At the Best for Boys Speaker Series lecture in Ball Auditorium on May 8, 2019, Dr. Michael Reichert spoke about “Boyhood in the 21st Century.” Dr. Reichert is a consulting psychologist at The Haverford School, where in 1989 he started a peer counseling program designed to support boys’ emotional health.
Reichert notes that while traditional cultural norms still dominate the definition of boyhood and masculinity, there is a groundswell of rethinking how we can best meet boys’ needs.
Routine losses and casualties have been an inconvenient truth about boyhood for generations. When we look at a whole host of different outcomes – health, education, sexuality – what we see is the normalization of loss and casualty. It’s not the boy that’s the problem, it’s that the structures of boyhood don’t actually match what boys need.
“The really good news is that there’s never been, in my estimation, a better time to be raising a son and educating a boy,” said Reichert. “The unthinking reproduction of a cookie cutter idea about how a boy “should be” has been disrupted by the movement for equality that has swept through our culture. We are now in a position to consider: Is what we’re doing with boys actually matching their natures, their needs? Prior to this disruption, we were more concerned with reproducing a certain kind of man than we were about what was best for the boy.
“Routine losses and casualties have been an inconvenient truth about boyhood for generations. When we look at a whole host of different outcomes – health, education, sexuality – what we see is the normalization of loss and casualty. It’s not the boy that’s the problem, it’s that the structures of boyhood don’t actually match what boys need. We’re still operating in a time when the cultural norms of masculinity are being passed along from one generation to the next … embedded in families, in schools, in sports programs. Boys are profoundly affected by those norms.”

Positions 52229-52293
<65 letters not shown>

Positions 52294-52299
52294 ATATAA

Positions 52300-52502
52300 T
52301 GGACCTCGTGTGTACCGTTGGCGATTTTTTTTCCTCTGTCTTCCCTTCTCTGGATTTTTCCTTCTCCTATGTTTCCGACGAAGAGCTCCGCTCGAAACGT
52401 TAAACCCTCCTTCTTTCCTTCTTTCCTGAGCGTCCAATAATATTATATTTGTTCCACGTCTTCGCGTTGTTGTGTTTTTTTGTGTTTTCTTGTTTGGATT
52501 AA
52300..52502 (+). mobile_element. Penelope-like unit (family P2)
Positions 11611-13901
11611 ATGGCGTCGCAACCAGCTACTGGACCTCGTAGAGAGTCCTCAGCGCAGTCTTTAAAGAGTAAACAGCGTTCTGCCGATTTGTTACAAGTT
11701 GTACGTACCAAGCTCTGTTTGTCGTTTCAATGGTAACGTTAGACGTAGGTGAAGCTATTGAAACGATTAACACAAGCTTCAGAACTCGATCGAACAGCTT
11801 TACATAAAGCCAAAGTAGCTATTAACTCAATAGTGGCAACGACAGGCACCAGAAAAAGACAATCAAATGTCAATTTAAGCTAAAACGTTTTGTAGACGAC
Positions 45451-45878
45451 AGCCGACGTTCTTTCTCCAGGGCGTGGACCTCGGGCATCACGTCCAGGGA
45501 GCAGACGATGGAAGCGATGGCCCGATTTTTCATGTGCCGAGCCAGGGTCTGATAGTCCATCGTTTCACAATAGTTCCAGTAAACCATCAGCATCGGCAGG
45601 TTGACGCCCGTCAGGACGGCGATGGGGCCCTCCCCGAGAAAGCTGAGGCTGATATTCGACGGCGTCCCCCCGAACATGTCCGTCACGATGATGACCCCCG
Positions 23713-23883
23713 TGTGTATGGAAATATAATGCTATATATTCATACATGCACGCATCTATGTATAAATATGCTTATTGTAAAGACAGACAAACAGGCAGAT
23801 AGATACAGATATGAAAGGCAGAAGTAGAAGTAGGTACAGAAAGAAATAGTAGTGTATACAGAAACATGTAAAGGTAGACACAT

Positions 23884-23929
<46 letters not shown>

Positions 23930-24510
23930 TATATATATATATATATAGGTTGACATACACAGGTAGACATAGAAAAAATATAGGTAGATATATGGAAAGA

Reichert shared personal experiences as well as research he conducted as part of The Center for the Study of Boys’ and Girls’ Lives, now at the University of Pennsylvania. He pointed to several stories in which parents unknowingly perpetuate some of the myths about boyhood. A friend of Reichert’s was pregnant with twins, a boy and a girl. She said: “I know which one is the boy; he’s the one who kicks me.” “As soon as we discover the sex of the child, even in utero, we project onto that child what we think that means,” said Reichert. “We begin to behave in relation to him accordingly.”
While we may assume boys are not emotional creatures, they do in fact have sensitivities and crave connection, a theme Reichert spoke about at length. He ended the session with three strategies to help parents form strong, positive bonds with their sons.
1 – Listen
Provide your son with the luxury of paying attention to him without an agenda or desired outcome. Listening can take many forms; your son doesn’t need to use words to speak volumes. What we know about the way that our brains are wired is that we read each other and feel each other in an intuitive process. Often that communication is deeply reassuring. In that moment, boys feel what psychologists call “well-held” – they feel like they belong.
2 – Special time
Find the thing that your son wants to do and do that with him – without in any way modifying it to fit your comfort level. What you communicate to your son in that moment is: “You are interesting to me. I want to go where you are, and I want to be with you there. I’m going to carve out time from my busy life and my cluttered mind and I’m going to pay attention to you, and you can count on me doing that week after week after week.”
3 – Discipline
Prioritize connection. Because we have created a culture in which boys don’t have as much opportunity and access to process their emotions, they are more likely to be compelled into action and behavior by their tensions and upsets. Rather than dominating your son or exercising authority in a way he fears or submits to, slow him down and put a halt on what he’s doing by firmly saying, “I’m not going to let you do that.” Then listen to what wells up inside your son. Check the misbehavior when you notice it and provide an opportunity for him to blow up or melt down, and simply hold him there while he gets the steam off his chest. He will self-regulate when he’s no longer driven by that energy.
“We can’t live our son’s life for him. But as parents, we can strengthen his capacity to know his own heart, to hold onto his own values, and to boldly live his life,” Reichert concluded.